For weeks, the Bush administration has claimed it has many partners in its anti-Iraq "coalition of the willing."
The cacophony of the coming war threatens to drown out any reflective debate on President Bush's budget proposal for Fiscal Year 2004.
It was only in the 1990s that Qaddafi began to change his ways. A combination of bilateral U.S. sanctions, quiet diplomacy, and a multilateral UN sanctions regime played a major role in the shift in Libyan foreign policy.
We can do all the things that need to be done within the defense budget without increasing spending, thus relieving pressure on other federal initiatives, provided that we are willing to make the necessary choices.
With or without UN authorization and support, the United States remains adamant that Saddam Hussein and his regime will be removed from power.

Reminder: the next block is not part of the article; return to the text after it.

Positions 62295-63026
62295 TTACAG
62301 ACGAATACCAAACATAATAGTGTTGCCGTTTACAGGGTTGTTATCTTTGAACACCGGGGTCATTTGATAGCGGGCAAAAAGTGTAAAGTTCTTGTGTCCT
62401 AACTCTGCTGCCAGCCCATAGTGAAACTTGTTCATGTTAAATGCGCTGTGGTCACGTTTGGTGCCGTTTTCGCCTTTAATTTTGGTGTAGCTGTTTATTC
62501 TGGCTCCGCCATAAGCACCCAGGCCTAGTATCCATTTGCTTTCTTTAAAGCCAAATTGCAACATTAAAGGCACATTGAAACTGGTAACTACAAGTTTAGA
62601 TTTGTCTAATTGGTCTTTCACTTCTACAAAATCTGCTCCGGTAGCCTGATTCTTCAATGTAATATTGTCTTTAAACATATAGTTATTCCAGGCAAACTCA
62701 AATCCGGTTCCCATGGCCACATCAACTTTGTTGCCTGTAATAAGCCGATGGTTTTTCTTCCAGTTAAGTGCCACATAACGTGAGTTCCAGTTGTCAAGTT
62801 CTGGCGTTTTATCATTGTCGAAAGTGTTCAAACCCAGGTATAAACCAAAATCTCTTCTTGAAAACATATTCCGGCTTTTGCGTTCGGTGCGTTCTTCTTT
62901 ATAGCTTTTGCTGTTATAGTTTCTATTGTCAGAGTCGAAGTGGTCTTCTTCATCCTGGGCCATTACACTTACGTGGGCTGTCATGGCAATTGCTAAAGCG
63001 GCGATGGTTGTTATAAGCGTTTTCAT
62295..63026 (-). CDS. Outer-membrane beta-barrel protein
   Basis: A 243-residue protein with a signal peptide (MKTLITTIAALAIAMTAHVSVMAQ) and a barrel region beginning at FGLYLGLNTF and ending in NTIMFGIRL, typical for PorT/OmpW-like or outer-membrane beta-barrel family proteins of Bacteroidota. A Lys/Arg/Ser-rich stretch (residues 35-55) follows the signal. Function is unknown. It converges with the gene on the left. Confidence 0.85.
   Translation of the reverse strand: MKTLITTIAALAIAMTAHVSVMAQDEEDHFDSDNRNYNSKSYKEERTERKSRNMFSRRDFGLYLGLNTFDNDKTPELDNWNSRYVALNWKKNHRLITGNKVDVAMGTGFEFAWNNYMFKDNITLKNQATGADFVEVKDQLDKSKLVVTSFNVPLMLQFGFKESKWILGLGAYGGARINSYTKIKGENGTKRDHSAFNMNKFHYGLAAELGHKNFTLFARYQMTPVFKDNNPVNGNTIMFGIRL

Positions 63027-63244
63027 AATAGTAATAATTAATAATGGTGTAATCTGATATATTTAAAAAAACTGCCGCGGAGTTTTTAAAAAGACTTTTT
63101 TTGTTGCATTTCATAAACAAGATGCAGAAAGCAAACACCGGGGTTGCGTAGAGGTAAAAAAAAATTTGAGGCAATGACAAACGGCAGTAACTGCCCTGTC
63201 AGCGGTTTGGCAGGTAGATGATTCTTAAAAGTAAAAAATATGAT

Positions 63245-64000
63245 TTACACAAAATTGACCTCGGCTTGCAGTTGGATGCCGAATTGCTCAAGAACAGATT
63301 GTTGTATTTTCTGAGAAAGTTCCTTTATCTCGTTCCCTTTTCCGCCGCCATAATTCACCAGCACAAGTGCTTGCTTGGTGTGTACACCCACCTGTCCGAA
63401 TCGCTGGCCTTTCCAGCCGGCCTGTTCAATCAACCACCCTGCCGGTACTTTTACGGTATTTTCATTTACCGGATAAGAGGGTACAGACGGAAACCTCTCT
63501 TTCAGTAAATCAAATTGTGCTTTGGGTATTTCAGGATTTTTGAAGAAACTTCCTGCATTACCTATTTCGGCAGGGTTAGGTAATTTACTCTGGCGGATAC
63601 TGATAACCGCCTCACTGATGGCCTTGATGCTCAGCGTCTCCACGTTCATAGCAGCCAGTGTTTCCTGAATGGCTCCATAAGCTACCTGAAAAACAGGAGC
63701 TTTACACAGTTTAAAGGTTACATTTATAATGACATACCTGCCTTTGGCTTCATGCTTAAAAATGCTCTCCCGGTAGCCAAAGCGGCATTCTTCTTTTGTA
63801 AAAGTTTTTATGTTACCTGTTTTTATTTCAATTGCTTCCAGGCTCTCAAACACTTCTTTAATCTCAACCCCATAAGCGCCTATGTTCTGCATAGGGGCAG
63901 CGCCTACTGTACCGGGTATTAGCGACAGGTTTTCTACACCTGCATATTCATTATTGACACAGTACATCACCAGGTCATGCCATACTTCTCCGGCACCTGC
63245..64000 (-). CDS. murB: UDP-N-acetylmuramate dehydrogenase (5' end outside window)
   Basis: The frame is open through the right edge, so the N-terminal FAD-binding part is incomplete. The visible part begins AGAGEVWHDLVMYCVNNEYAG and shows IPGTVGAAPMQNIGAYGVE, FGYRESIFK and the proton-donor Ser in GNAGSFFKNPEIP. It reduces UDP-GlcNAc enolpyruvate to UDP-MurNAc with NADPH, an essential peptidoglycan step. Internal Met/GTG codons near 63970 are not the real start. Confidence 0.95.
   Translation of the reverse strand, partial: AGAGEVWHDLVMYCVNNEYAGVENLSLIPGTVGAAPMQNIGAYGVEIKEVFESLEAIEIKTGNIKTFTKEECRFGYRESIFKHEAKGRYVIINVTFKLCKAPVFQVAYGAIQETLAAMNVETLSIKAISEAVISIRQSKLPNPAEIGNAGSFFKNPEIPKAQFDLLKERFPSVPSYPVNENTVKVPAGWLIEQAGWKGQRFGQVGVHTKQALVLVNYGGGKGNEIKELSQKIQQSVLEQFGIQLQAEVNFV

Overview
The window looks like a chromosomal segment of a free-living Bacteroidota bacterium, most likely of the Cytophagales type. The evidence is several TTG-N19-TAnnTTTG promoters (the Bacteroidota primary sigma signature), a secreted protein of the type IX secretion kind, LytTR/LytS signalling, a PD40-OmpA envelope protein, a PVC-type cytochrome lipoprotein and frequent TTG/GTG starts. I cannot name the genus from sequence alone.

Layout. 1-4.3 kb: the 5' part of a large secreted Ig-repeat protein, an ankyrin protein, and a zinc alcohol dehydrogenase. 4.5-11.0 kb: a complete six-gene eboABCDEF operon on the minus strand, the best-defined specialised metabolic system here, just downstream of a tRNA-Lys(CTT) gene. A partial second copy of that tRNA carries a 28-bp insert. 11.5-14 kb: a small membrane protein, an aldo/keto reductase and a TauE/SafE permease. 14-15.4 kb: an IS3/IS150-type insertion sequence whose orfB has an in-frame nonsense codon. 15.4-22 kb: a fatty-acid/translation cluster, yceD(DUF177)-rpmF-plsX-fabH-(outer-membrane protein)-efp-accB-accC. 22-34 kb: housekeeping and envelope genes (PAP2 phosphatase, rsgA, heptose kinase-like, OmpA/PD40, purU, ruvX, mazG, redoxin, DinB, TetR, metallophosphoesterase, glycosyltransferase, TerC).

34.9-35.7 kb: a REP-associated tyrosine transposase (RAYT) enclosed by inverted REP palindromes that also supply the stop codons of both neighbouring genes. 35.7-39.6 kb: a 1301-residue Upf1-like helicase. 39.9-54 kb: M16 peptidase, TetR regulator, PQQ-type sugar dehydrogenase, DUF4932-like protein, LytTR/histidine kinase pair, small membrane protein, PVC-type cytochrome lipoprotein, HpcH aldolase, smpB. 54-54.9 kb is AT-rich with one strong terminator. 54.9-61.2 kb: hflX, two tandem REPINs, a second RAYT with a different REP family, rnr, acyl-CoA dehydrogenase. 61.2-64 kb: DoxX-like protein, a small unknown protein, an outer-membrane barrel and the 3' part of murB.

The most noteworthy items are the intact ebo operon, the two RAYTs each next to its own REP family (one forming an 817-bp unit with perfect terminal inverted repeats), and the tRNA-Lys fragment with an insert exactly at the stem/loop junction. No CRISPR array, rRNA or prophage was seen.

This is why free people in the United States and around the world must work even harder to stop President Bush from invading Iraq.
That path, of course, would be a long one, and full of surprises. But unlike the path that the Cheney team would have us think inevitable, it would open into a future worth having.
As long as Iraq cooperates with the inspectors and complies with their requirements, it seems wrong-headed to launch a war whose ostensible objective is the same as the inspectors': to disarm Iraq.
There is skepticism around Bush's plan to prevent HIV infections, as stated in his latest State of the Union address.
Before the American public starts applauding the administration's newfound commitment to assembling an international coalition to attack Iraq, it should put the partners' participation in perspective.